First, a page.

John Muir, the Original Environmentalist

On Earth Day 2011, a look back at 6 Atlantic essays by the father of American environmentalism

3b04619redit.jpg
Through all the wonderful, eventful centuries since Christ's time—and long before that—God has cared for these trees, saved them from drought, disease, avalanches, and a thousand straining, leveling tempests and floods; but he cannot save them from fools,—only Uncle Sam can do that.
—John Muir

In 1970, the first Earth Day capitalized on America's growing political consciousness. As America protested the Vietnam War, environmentalism channeled those sentiments, creating a movement with similar passion directed toward changing behaviors and attitudes to reduce harm to the earth.

70 years prior to that, John Muir penned six essays in The Atlantic, expressing both his love and concern for the environment. An early advocate of preservation, Muir petitioned Congress for the national park bill, which passed in 1899 and established both Yosemite and Sequoia National Parks.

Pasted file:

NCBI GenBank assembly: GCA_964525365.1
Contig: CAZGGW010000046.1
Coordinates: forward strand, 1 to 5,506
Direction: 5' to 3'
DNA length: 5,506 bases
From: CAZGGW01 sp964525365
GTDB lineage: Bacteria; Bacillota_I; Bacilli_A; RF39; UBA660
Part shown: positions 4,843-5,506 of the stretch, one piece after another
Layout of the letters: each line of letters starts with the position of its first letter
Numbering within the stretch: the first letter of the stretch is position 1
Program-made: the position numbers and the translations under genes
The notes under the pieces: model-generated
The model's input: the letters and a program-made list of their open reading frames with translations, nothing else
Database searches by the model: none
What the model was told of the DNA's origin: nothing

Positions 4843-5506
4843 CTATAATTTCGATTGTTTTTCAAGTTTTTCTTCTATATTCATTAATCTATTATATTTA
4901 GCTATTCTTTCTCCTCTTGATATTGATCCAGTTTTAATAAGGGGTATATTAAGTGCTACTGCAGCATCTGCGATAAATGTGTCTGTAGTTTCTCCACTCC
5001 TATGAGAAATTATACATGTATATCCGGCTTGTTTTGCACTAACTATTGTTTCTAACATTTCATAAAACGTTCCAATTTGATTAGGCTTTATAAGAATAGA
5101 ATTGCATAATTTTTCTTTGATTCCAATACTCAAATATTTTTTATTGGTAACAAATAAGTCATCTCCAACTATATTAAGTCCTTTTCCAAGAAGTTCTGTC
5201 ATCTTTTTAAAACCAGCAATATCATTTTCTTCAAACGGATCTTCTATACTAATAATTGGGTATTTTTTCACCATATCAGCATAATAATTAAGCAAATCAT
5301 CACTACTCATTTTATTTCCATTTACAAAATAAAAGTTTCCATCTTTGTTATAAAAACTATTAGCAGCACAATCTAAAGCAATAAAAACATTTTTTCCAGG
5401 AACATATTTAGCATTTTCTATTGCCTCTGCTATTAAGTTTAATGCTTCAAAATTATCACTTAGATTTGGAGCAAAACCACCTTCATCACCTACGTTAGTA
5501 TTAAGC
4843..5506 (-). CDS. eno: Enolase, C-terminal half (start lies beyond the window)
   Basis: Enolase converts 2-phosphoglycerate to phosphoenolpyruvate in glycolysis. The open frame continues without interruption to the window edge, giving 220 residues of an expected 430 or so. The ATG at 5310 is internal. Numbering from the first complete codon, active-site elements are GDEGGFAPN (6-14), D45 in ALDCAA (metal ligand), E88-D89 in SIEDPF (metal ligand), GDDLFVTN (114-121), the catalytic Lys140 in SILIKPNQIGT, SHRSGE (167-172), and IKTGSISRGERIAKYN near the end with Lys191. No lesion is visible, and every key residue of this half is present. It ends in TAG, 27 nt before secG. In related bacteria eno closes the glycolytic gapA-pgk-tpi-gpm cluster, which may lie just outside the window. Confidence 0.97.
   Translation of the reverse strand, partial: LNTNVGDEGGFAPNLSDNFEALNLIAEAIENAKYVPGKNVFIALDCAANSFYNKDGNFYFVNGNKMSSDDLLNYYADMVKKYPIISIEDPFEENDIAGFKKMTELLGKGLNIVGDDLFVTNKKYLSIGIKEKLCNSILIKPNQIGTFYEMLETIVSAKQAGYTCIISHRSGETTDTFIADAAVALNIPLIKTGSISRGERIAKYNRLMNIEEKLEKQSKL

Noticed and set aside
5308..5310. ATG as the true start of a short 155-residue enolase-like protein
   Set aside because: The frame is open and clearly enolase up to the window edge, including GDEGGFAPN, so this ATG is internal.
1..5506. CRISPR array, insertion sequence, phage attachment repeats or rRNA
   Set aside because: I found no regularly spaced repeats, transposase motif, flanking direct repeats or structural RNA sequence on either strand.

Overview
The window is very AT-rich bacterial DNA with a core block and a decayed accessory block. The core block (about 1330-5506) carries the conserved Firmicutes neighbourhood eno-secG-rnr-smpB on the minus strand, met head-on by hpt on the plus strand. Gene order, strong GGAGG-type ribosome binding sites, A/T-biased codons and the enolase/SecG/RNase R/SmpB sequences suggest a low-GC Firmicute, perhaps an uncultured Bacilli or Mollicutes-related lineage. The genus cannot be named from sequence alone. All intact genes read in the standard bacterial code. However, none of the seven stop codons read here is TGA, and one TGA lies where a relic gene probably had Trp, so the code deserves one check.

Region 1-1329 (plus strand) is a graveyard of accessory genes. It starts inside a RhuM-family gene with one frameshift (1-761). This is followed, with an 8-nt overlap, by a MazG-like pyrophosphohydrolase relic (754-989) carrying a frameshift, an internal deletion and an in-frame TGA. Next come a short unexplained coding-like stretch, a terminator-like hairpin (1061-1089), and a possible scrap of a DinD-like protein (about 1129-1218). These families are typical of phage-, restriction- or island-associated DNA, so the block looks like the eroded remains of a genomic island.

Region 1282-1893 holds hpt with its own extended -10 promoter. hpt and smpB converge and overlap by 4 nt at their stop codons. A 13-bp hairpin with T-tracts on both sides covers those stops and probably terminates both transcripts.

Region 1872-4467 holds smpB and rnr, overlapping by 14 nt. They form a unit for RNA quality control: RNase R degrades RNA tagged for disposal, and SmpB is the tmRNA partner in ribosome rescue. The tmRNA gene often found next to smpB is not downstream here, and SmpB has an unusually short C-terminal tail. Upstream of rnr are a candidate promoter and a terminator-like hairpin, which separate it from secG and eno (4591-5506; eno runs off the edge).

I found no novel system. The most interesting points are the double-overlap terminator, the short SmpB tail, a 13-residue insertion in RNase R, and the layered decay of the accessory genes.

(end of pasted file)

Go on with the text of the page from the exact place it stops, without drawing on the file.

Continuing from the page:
Below we've excerpted passages from the early environmentalist's essays. On the pages of The Atlantic, Muir eloquently captured America's natural beauty and the need to preserve it.

Image: Library of Congress

Presented by

Rebecca Greenfield is a former staff writer at The Wire.

Join the Discussion

After you comment, click Post. If you’re not already logged in you will be asked to log in or register with Disqus.

Please note that The Atlantic's account system is separate from our commenting system. To log in or register with The Atlantic, use the Sign In button at the top of every page.

blog comments powered by Disqus

Video

Cryotherapy's Dubious Appeal

James Hamblin tries a questionable medical treatment.

Video

Confessions of Moms Around the World

In Europe, mothers get maternity leave, discounted daycare, and flexible working hours.

Video

How Do Trees Know When It's Spring?

The science behind beautiful seasonal blooming

More in National

Just In